How Much Does a Content Marketing Consultant Cost?
Content marketing has certainly exploded over the past few years and because so many businesses are just now “getting it” when it comes to the power of great teaching (online) to garner consumer trust, traffic, and sales– many folks are wondering how much a content marketing consultant costs, as well as what duties one might expect from said consultant.
Like any subject that is not a commodity, explaining general pricing guidelines for content marketing is no easy task, but based on my rates and the rates of many of my colleagues, I’ll do my best here to help you get at least a general feel for what to expect.
Potential Duties of a Content Marketing Consultant
Let’s start with the consultant’s duties for a second. This is an incredibly vast area, but here are some potential offerings you might expect to see:
1. Content Marketing Workshops: For those consultants that are looking to establish a true “culture” within the organization of content marketers (employees that help teach the world about their industry through blogging, video, white papers, etc.) an initial workshop with the team is almost always necessary, especially if all employees are going to see the proper vision and understand “The Why” to content marketing, social media, etc. Generally speaking, these workshops go anywhere from a few hours to possibly a few days, and can start as low as a few thousand dollars and get easily in the 20-40k range if it’s an extended event.
Having done dozens of these events over the past two years, I find that most businesses are best served with a 3-5 hour workshop with the main portion of the team (those that might be participating) and then another few hours with management to discuss the workshop’s results as well as other details for successful implementation.
2. Social Media and Content Marketing Training of Key Staff (including Chief Content Officer): For a content marketing campaign to be very successful, it’s generally necessary that someone on staff is the main champion, leader, and organizer of the marketing efforts within this realm. Often times, this person doesn’t just “get” content marketing without some type of training that shows the ins and outs of such things as proper blogging strategies, video marketing, website conversion strategies, SEO elements, and many more duties.
3. Oversight of Content, Especially Blog: It’s always a great idea to have a second set of eyes outside of one’s industry to look at things like blog articles (and titles), videos, website pages, etc. to make sure each component of the content marketing efforts reach their potential. I know for me, after I’ve been able to train a company’s employees in these areas for a few months, they can often handle things quite well themselves.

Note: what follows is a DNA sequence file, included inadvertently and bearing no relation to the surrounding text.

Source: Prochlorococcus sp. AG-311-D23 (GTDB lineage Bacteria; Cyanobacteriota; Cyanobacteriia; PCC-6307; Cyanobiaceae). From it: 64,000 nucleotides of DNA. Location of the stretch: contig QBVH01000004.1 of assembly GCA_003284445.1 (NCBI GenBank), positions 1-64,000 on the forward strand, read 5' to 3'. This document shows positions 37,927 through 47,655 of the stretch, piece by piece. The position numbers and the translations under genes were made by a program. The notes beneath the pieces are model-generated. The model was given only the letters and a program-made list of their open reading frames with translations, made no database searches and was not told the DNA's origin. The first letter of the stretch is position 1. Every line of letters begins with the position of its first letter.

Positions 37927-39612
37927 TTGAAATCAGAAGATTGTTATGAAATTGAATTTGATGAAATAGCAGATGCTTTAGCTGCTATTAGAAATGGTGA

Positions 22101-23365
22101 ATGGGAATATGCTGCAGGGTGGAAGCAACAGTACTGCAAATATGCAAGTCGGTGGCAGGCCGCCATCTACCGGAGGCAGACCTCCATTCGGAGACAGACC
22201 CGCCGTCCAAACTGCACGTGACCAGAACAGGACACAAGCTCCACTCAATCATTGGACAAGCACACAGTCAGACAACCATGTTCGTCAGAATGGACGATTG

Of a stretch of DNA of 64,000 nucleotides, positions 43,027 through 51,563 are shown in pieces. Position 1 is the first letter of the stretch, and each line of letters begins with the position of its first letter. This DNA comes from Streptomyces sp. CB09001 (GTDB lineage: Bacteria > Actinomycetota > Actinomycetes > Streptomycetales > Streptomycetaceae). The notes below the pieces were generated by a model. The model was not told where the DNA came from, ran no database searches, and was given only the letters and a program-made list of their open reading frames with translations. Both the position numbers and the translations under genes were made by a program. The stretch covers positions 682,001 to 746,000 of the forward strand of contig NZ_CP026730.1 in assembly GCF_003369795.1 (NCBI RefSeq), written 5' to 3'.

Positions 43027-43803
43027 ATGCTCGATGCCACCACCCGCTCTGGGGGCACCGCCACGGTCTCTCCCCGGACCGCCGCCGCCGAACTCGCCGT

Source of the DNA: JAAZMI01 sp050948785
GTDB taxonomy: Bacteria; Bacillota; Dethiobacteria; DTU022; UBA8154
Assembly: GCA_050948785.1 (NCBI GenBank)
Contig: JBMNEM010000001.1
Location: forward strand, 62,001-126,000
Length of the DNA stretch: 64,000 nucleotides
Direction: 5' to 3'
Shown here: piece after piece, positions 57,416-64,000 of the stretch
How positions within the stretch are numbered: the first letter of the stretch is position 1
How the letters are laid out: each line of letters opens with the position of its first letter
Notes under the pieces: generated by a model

4. Pay Per Click Advertising: Believe it or not, Pay Per Click (PPC) still has major value for many companies and should not be disregarded by any company until experimented with and carefully considered. When done right, a great PPC campaign works in fluid conjunction with content marketing.
5. Email Marketing Campaigns: Just as with PPC, email marketing is a MAJOR component of a great content marketing campaign, especially if it’s used to deliver blog articles, videos, etc. to potential and existing customers in such a way that it helps them progress further down the sales funnel.
6. General Web Design: Although most content marketers aren’t “web designers,” they should at least understand how a website’s pages have a drastic effect on consumer action and conversions. This also includes the development of landing pages and call-to-actions throughout the website and other digital copy.
7. Social Media Integration: As Jay Baer loves to say, “Content is the fire and social media is the gasoline.” In some industries, where social is extremely prevalent (like retailers, restaurants, etc.), it’s important to align content and social together in a way that gets maximum results. In other industries, platforms like Twitter and Facebook may not be nearly as important, but this does not mean they shouldn’t be considered in the content marketing process.
8. Understanding Web Analytics: A great content marketing campaign is one that is tracked, followed, experimented with, and scrutinized when it comes to site analytics. This is necessary to show return on investment (ROI) and is also why web analytics beyond what Google offers is often times required. For example, all of my clients are taught how to use HubSpot to measure their inbound and content marketing efforts and the true ROI of their work.
Cost of Retainers for Consultants
As you can see from the list above (which could be much longer in fact), the duties of a content marketing consultant can get pretty expansive, as well as the time it takes each week to properly perform these duties.
For most small to medium sized business, consultants on retainer generally run anywhere between 2-20k per month.
For larger organizations and enterprise businesses, the number is more like 5-50k per month.
When all is said and done, as an organization that is considering bringing in outside help to market your business to greater heights you need to be able to answer (to the best of your ability) these two incredibly important questions:
1. Because we are not currently maximizing the internet and digital realm with content marketing, how much is this potentially costing our business?
2. If we embraced content marketing and truly did it well, what are the realistic results in terms of branding and bottom-line we might expect?
I can tell you that if you think hard about those two questions, your process of hiring a content marketing consultant will be much, much easier.
Further questions? Need a quote for content marketing services? Contact The Sales Lion team here.
By Marcus Sheridan, President, The Sales Lion